I'm an out-and-out petrolhead. My regular mode of transport is a
WRX. Fun as it is, it's
not all that sensible a vehicle for the daily commute. It's
relatively thirsty for a small vehicle, requires the more-expensive
premium fuel, and the expensive tyres don't
last particularly long. Add to this an extra AUD3.30 (about 2 USD) in
parking fees, and you're starting to chew up serious cash. It gets
me to work in about 25-30 minutes if I avoid traffic -- more like 45 minutes at peak hour, though.
So to public transport. I live in the inner suburbs,
not more than 4 kilometres from the centre of the city. I have two tram
(light rail) lines approximately five minutes walk from my house, and a
heavy rail line perhaps another minute away. There is a train station
at my destination, which is about six or so kilometres from the
city. Should be perfect, right?
Unfortunately, things don't work out so well in practice. The train
only runs every twenty minutes or so, so you have to be very disciplined
to leave home at exactly the right time or you'll be facing a twenty
minute wait for a train. Worse, I have to change trains in the city.Whichever train I take, there is at least a fifteen minute wait
on the changeover. Therefore, my short train journey usually takes
over an hour! The light rail runs slightly more often, but the
slowness of its journey into the city (and the same wait for a train)
makes it even slower.
So public transport was out. What about a motorcycle? They're still a bit expensive to keep running. Bicycle? Within feasible
range, probably, but with a substantial hill on every
conceivable route to work I'm not sure I'd want to do it every day.
In the end I bought myself a second-hand moped for 1500AUD (about 900 USD). It's
made by a Taiwanese company with a charmingly homespun website,
Rotary Bicycle. They sell complete machines, and also conversion kits for existing bicycles.
Essentially, the machine is a contemporary mountain bike, with front
suspension, the usual derailleur gears (though only three cogs on the
back) except for the rear wheel assembly. The usual wire-spoked wheel
has been replaced by a thickly-spoked steel wheel with
a 30cc two-stroke engine in the middle. The only extra
controls are a combination on-off switch and choke on the left, and a
twist-grip throttle on the right, just like a motorcycle. It's a
pull-start, but your grandmother wouldn't have any trouble with it, and
it starts first or second pull on most occasions.
Under Australian regulations, mopeds are restricted to 200 watts
maximum engine power, and 25km/h maximum speeds. Yes, it's not hard to ride a bicycle faster than that, and indeed you can pedal it over the 25 km/h mark for a short time. It's not a great bicycle, though. It's heavy and the wide, treaded tyres sap energy when you rely exclusively on pedal power. You're
allowed to ride them anywhere you can ride a bicycle, and you don't
need to register them or to get a motorcycle license.
Riding the machine is quite straightforward -- if you can ride a bicycle,
this won't be much of a problem. You pedal it just like you would a normal
bike, and when you want assistance from the motor you just twist the throttle.
You need to pedal a couple of times to move off from rest, but once that's
done it'll go at the maximum legislated speed on flat ground without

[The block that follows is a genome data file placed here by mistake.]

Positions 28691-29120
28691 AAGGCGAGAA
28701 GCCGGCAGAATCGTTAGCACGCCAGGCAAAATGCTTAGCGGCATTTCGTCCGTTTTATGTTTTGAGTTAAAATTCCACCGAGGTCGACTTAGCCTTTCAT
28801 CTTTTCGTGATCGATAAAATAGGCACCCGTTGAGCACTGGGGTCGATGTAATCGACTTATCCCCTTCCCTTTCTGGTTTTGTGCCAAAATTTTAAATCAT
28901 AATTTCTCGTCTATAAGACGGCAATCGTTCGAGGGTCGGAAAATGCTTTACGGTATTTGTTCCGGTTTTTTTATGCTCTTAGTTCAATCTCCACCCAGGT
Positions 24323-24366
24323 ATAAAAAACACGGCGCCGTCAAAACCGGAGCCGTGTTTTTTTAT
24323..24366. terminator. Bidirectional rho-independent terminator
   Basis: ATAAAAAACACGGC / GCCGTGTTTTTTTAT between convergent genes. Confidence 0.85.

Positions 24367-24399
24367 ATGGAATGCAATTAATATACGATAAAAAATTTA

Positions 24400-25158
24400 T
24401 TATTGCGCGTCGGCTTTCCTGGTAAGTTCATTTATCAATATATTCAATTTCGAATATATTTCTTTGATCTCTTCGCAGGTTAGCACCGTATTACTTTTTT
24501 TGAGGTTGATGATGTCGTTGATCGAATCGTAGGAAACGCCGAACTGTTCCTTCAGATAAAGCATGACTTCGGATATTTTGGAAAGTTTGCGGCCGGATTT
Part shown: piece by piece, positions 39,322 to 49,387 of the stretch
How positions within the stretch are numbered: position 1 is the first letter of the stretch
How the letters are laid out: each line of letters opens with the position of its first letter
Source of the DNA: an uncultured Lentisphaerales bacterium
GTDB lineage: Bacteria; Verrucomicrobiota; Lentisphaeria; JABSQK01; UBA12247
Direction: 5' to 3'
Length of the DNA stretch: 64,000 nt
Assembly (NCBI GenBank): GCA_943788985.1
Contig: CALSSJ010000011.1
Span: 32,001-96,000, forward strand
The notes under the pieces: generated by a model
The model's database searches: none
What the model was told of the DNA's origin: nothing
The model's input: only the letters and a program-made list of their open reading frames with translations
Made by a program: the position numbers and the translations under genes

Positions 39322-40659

any assistance. It'll climb slight grades without having to pedal. If things get a little steeper, you'll have to do some work.
However, the effort required is very much reduced from what you'd have
to do on a normal bicycle. Without getting
out of my seat or working up a sweat I can continue up a hill at nearly
full speed. The regular cyclists, meanwhile, are puffing their way up in
granny gear (barely above walking pace).
Traffic safety was a major concern when I bought the bike. In practice
there are bike lanes along most of the route, which drivers usually respect.
The biggest issue is probably drivers opening their doors straight
into the bike lane. I keep a very watchful eye open for that. In any
case, the lower speeds should reduce the risk of injury when compared
with a motorcycle.
In the end, the journey on the moped takes approximately 35 minutes - 10
minutes longer than by car, but much, much faster than public
transport. At peak hour I can generally zip up the bike lanes
unimpeded. If I'm not in a hurry, I can take the scenic route on the
recreational bike trails through the parks and wildlife reserves of the
River. And, best of all, I can ride it to a bike parking spot
right next to the door of my workplace, and park it there for free.
It has a 2 litre (less than 1/2 gallon) fuel tank, and that lasts for
more than 100 kilometres. You need to mix in a little 2-stroke oil. I filled a 10 litre (2 and a bit gallon) jerry can with fuel mix three weeks ago, and
there's still plenty left in it.
I have no intention of riding it on rainy days - I'll either take the
car or public transport, and I'm not sure how I'll go on cold (by
Australian standards - still well above freezing) winter mornings.
But even if I ride it to work two days a week, that's going to cut my
overall fuel bill by more than a third.
Now, obviously a moped isn't going to be the solution for everybody.
If the commute was a little flatter, a stock-standard bicycle would
probably be the solution. A little further and a fully-fledged
motor scooter or commuter motorcycle would probably be necessary. The point is that there are alternatives out there to driving to work every day. They can save you serious money and, as a bonus, help the environment.